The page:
The Guardian:” The line between genius and insanity can be wafer thin. When Socceroos coach Ange Postecoglou made six changes to his starting line-up to face South American champions Chile, many of his critics in the media centre and the stands thought he was deluded. The embattled manager left two of his best attacking players – Aaron Mooy and Tom Rogic – on the bench, for an encounter Australia needed to win by two goals to qualify for the 2017 Confederations Cup semi-finals.
On a warm Moscow evening, Postecoglou’s surprising team selection proved inspired. Australia played with vigour and dynamism, matching and at times even outplaying a Chilean side 44 places above them in the Fifa rankings. Following two insipid performances in recent days, the Socceroos were outstanding on Sunday.
But a first-half strike from James Troisi was later cancelled out by Chile’s Martín Rodríguez, and the 1-1 draw was not enough to see Australia progress to the knockout phase of the tournament. Despite one of their best performances in recent years, the required two goal win was elusive.
After playing their earlier matches of the Confederations Cup at sparsely attended stadiums in front of disinterested spectators, the atmosphere finally arrived for the Socceroos. While the recently-constructed Spartak Stadium was not nearly at capacity, vocal Chilean fans, patches of Australian support and enthusiastic Muscovites provided an apt setting for the encounter.
Not intimidated by a rousing rendition of the opposition’s national anthem, the Australians began with an aggressive attacking style. But the Chilean threat was ever present. Goalkeeper Mat Ryan was forced to make an impressive double-save in the seventh minute, while Ryan McGowan later blocked a dangerous attempt by striker Eduardo Vargas. As the half progressed, Chile began to exert their dominance on the match.
The controversial Video Assistant Referee (VAR) then threatened to intervene. Arsenal’s Alexis Sánchez was through on goal when veteran Australian defender Mark Milligan deftly extracted the ball from behind, Sanchez falling in the process. Almost a minute later Italian referee Gianluca Rocchi called play to halt, and while the decision ultimately came back in Australia’s favour, the frustration among the Socceroos during the delay was palpable.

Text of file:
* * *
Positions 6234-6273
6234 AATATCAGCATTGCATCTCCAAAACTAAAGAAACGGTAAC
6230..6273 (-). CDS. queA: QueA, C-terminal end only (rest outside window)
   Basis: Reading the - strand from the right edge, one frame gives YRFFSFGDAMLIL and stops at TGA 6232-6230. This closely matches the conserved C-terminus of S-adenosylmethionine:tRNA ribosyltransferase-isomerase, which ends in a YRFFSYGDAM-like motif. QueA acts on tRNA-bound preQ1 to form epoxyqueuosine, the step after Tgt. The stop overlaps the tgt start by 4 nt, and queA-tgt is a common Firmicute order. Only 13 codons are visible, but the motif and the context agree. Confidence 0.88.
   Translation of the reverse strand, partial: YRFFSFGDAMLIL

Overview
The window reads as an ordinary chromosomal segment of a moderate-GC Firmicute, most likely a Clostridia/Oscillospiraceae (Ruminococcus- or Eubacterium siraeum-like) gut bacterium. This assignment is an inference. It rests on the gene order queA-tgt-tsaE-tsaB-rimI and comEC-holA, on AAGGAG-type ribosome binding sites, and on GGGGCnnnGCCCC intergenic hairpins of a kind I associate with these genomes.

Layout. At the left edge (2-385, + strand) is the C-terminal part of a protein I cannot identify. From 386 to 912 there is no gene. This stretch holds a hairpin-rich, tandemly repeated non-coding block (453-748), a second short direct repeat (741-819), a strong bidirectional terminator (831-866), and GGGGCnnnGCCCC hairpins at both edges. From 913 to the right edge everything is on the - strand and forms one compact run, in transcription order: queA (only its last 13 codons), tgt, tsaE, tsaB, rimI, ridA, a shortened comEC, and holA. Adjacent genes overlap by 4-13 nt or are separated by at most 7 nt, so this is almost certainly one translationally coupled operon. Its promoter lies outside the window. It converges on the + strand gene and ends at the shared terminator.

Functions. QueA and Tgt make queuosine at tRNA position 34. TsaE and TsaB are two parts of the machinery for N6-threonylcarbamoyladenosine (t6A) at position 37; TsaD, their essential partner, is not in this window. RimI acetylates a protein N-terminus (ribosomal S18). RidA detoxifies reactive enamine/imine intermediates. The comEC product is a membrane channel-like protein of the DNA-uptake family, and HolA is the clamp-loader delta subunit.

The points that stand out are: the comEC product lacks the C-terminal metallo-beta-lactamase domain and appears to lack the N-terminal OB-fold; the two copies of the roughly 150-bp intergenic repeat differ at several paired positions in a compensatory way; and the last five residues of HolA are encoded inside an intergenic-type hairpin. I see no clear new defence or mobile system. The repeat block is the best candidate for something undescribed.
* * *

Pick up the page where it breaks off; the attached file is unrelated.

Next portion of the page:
The physical Australian approach took its toll, and by the 32nd minute three of Postecoglou’s players had received bookings. But there was far more to the Socceroos game plan than simply knocking the Chileans off their feet. Throughout the first half, Australia was composed in defence and measured when bringing the ball forward. The Socceroos were taking the game to world number four ranked Chile, with considerable success.
Their efforts were rewarded in the 42nd minute. Australia sent numbers forward with slicing build-up play, before a shot from Robbie Kruse was deflected into the path of Troisi. The mercurial playmaker – who qualified the Socceroos for this tournament with his winning goal in the 2015 Asian Cup final – calmly lobbed an onrushing Claudio Bravo.
Against both Germany and Cameroon this week, Australia has conceded in the shadow of the half time interval. When Arturo Vidal met a Sánchez cross with a powerful header that sailed towards the netting, it appeared the trend was to continue. But a last-ditch intervention from Trent Sainsbury prevented a certain La Roja equaliser, and the Socceroos entered the break with a one goal advantage.
Australia returned from the tunnel in a similar fashion, looking the better team at times in the early minutes following the break. But Chile hit back, substitute Martin Rodriguez putting a shot past Ryan after the South American was played onside by the Australian back three. They could have had another just three minutes later, Vargas misconnecting with a header as the goalmouth stood unguarded. There were hints of a handball in the clearance of Socceroos defender McGowan, but referee Rocchi refused to review despite pleas from Vidal.
Neither side really threatened in the final stages, the fatigue of three games in a week clearly showing in players from both sides. Try as they might Australia was unable to find a winner, let alone the two goals they needed to keep their competition hopes alive. But Postecoglou can take heart from an overwhelming positive showing, as he now starts preparing for a vital World Cup qualifier away in Japan in late August. If Australia can repeat their Moscow performance, the Socceroos will be returning to Russia in 2018.”